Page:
I'm Not Thankful for Bipolar, and That's Okay
Today I'd like to say what I'm not thankful for: I'm not thankful for bipolar disorder. Now that Thanksgiving is over, and people have said what they are thankful for, I want to focus on this for a minute. This isn't meant to be negative but, rather, simply a fact. While I know some feel differently, for me, bipolar disorder is something I'm just not thankful for.
Could Someone Be Thankful for Bipolar Disorder?
Some people are thankful for bipolar disorder. I think being thankful for being saddled with a possibly-lethal, serious mental illness is just nutty, but I know some people do feel this way. People in this boat are usually those who like their mania/hypomania and find it enhances their creativity and/or other attributes they like. These people tend not to experience as much depression (proportionally) and are not as devastated by their bipolar symptoms.
I do not fit that mold at all.
Why I'm Not Thankful for Bipolar Disorder
I'm pretty much the opposite of that. I tend to predominantly experience depression, it devastates both me and my life, and while hypomania can increase certain things about me, I don't find it to be actually productive. I start many things but don't finish them. I'll produce things that are "brilliant" only to be looked at later and honestly be shown to be the rantings of a less-than-sane person.
Are there positive aspects to bipolar disorder? Some would say yes. An increase in empathy is an example of that; however, I don't consider slight positive aspects to be nearly worth the suffering I endure.
People Get Mad When You Say You're Not Thankful for Bipolar
Some people have proven to me that taking this viewpoint is "unacceptable" to them. People feel it's overly negative to say what you're not thankful for. And some people will vehemently say that bipolar disorder is a gift, period. In my mind, hospital stays, suicide attempts, and ruined lives are not gifts.
It's Okay Not to Be Thankful for Bipolar Disorder
But my point here is that it's entirely rational not to be thankful for bipolar disorder. It's entirely reasonable not to be thankful for an illness. It's not about negativity or positivity -- it's about reality. And I, for one, prefer to deal with reality rather than a candy-coated, la-la-land type of place. And you can admit that bipolar disorder may have given you something non-negative and still not be thankful for it due to its excessive negatives.
So, if someone tells you your view of bipolar disorder is wrong just because you admit to not being thankful for a serious mental illness, try to remember that it's their issue of not being able to deal with the cold, harsh reality that you really face. Because sometimes reality is cold and harsh and it's okay to say that. It's okay to admit that. Not everything is puppy dogs and rainbows. You do not have to act like Pollyanna. Not being thankful for bipolar disorder isn't a negative thing, it's just a thing. It's just a part of life. And it's okay.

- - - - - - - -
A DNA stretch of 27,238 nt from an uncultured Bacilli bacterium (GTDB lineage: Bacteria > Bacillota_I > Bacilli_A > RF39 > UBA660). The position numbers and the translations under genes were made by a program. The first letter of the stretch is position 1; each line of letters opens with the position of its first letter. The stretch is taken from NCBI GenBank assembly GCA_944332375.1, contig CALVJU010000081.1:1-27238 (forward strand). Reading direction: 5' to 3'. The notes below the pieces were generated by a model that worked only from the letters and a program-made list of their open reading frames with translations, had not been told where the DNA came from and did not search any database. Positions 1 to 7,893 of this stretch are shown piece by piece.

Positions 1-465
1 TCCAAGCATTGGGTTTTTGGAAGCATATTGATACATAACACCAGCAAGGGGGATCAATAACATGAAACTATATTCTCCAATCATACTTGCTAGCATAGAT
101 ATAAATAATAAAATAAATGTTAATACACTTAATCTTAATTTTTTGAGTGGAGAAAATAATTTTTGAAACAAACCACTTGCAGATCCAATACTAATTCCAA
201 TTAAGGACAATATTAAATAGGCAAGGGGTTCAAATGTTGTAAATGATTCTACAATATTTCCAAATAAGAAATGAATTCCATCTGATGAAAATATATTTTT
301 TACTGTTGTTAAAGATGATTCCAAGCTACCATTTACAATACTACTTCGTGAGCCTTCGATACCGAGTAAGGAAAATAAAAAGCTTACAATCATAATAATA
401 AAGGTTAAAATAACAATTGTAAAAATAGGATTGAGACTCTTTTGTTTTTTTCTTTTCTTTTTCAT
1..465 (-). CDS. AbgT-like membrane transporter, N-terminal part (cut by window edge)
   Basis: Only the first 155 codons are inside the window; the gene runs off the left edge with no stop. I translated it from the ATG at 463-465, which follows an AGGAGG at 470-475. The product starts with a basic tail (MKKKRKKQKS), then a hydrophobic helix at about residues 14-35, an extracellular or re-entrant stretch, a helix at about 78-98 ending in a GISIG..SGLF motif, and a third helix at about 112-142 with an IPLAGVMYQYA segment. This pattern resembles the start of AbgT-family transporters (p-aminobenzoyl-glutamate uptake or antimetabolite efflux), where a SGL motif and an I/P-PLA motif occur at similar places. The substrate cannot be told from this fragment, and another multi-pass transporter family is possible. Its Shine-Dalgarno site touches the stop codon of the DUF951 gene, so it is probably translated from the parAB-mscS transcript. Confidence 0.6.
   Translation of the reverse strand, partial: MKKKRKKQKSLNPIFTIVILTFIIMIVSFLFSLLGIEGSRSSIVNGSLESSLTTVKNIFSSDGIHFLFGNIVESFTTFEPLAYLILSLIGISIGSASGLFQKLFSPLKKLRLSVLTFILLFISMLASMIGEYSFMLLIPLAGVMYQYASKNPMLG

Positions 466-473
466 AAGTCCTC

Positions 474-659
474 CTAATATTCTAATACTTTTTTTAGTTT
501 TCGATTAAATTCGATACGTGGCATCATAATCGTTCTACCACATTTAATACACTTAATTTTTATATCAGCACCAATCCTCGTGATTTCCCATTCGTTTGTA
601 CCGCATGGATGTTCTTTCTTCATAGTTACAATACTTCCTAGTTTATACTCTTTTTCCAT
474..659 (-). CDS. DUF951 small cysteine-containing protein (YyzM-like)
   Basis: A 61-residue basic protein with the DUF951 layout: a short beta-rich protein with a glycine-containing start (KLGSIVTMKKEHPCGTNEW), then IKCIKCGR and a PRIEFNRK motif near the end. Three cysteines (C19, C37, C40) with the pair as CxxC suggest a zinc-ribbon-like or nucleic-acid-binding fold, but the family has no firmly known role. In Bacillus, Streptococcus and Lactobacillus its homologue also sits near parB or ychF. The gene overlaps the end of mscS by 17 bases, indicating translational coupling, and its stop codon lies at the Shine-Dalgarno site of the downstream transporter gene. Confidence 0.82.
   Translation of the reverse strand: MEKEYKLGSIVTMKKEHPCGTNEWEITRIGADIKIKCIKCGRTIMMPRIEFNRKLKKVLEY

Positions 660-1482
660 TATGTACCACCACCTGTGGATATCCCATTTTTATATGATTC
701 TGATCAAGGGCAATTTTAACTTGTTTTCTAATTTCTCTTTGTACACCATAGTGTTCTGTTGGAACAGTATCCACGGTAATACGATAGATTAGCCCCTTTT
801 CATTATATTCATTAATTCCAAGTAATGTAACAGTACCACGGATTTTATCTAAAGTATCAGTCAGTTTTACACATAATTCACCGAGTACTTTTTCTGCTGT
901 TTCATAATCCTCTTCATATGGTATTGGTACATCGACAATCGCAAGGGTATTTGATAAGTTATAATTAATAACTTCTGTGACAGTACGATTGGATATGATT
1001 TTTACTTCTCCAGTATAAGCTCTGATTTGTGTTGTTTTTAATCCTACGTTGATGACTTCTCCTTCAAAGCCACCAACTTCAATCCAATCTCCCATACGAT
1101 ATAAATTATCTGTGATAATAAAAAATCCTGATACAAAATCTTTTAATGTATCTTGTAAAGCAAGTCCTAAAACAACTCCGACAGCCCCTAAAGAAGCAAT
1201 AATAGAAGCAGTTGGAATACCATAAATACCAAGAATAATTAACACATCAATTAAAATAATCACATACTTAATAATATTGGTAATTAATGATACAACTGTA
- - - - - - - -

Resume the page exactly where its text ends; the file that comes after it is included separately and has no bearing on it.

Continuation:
Tracy, N. (2018, November 26). I'm Not Thankful for Bipolar, and That's Okay, HealthyPlace. Retrieved on 2019, July 17 from https://www.healthyplace.com/blogs/breakingbipolar/2018/11/im-not-thankful-for-bipolar-and-thats-okay
Author: Natasha Tracy
During my childhood, I was abused by my father. Despite being a survivor, I have never felt "thankful" for being emotionally and physically abused!
I greatly suffered because of it. However, I am thankful I was tough enough to work on successfully healing myself with support from significant people in my life. Some might argue that the abuse "made" me tougher, but I was probably tough anyway. What I am thankful for is my self-made successful life. I make a point of practicing appreciation at least once every day, but never for the abuse I endured, its for the many positives I worked hard to earn.
Perhaps some would counter that my struggle "made" me more appreciative, but I went through a dark time when I was cynical and not very happy about most things. What made me heal was a strong personal sense of survival. I had friends who were also abused, but their lives were not happy then and still are not today.
If someone were to claim that they were "thankful" for personal hardship or abuse in their life, I would accept their self opinion; maybe that's what works for them, but I am honestly not grateful for having been"abused" anymore than you are for having Bipolar. Its ok to define the negatives in your life, but I believe we should also be appreciative of the positives as well.
Great article, as always!